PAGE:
Many families provide care for their elderly relative, often with little or no outside support. To mark Carers Week, we’re discussing the experiences shared by carers when looking after elderly relatives.
Brian’s family is an example where a number of family members share the responsibility:
‘My mother gets no outside care except from the family and we really have to work together to do it. There’s no way my mother could cope for even a day without someone going in.
We have a rota and if someone can’t make their visit, the others are flexible and fit in. We run our diaries together and we make sure we don’t go on holiday at the same time. It is fortunate for her that we’re fit enough to help!’
Organising care rotas
But carers can end up in impossible situations. Carol’s parents and aunt were in their 70s and 80s and had cared for her granny’s everyday needs for years until she became ill following a chest infection:
‘Within days she went from preparing most of her own food and going up and down stairs to having a bed in the sitting room and needing 24-hour care. I organised a rota of five people to be with her. I was phoning social services and saying my parents are in their eighties, they can’t cope with this.’
But the family still has to manage the situation even when outside carers are brought in bringing new issues. For example: Rachel’s carer was rarely on time:
‘They don’t get paid travel time between appointments, so they want to shave a bit off the end of one call to give themselves time to get to the next place. Sometimes the carer was an hour late and by that time I’d done all the tough jobs like washing or bathing my mother and helping her use the commode or toilet.’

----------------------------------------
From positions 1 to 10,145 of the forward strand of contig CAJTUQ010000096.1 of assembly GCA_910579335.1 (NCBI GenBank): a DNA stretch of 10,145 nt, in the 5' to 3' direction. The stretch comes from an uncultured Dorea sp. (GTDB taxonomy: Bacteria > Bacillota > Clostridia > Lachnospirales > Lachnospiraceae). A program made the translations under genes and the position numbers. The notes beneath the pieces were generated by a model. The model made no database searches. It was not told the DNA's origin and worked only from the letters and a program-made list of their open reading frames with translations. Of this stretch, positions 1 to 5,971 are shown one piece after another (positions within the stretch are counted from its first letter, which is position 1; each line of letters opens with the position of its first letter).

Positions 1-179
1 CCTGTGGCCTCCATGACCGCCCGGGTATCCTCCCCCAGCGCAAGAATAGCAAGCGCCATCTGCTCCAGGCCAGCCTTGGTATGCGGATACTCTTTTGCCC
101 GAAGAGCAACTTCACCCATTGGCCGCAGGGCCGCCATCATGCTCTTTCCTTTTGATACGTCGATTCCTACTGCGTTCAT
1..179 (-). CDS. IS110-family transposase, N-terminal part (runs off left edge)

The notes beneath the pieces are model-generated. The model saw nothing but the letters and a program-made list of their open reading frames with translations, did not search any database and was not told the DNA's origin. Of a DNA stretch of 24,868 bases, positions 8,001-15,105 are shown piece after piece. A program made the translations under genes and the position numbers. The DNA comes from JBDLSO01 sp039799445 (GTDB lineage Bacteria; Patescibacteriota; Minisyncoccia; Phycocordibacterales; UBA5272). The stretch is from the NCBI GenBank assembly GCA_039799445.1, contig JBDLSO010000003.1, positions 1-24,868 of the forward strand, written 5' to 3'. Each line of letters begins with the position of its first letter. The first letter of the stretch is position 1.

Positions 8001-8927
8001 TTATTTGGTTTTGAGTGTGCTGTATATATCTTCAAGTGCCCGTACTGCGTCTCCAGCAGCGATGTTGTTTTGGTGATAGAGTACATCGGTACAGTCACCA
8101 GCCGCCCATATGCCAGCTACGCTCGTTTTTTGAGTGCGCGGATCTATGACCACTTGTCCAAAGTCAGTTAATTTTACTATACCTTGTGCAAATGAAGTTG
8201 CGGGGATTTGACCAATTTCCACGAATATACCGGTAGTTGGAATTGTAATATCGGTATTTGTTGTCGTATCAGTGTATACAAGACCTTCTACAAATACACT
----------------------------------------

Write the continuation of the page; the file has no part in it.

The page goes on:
Time demands on carers
Iris had a similar problem:
‘They’re only given 15 minutes and in that time the first girl had to get Dad up, dressed, washed, changed – and there was no time for breakfast. She had to wash him while he was sitting on the toilet because she didn’t have time to do it separately!’
Becoming a carer can also raise emotional issues. Sophie’s mother has become increasingly confused and needs help from her daughter to manage her finances. Sophie told us:
‘It is really, really hard to say, you’re not coping, particularly for a child to their parent – you are reversing the natural order of things. Ten years ago she was fine. But very gradually, she became less sharp and more forgetful. She found it horrible having someone asking all these questions about her money and to begin with it was very difficult.’
Do you care for a friend or relative? What works well for you and what do you think could be improved?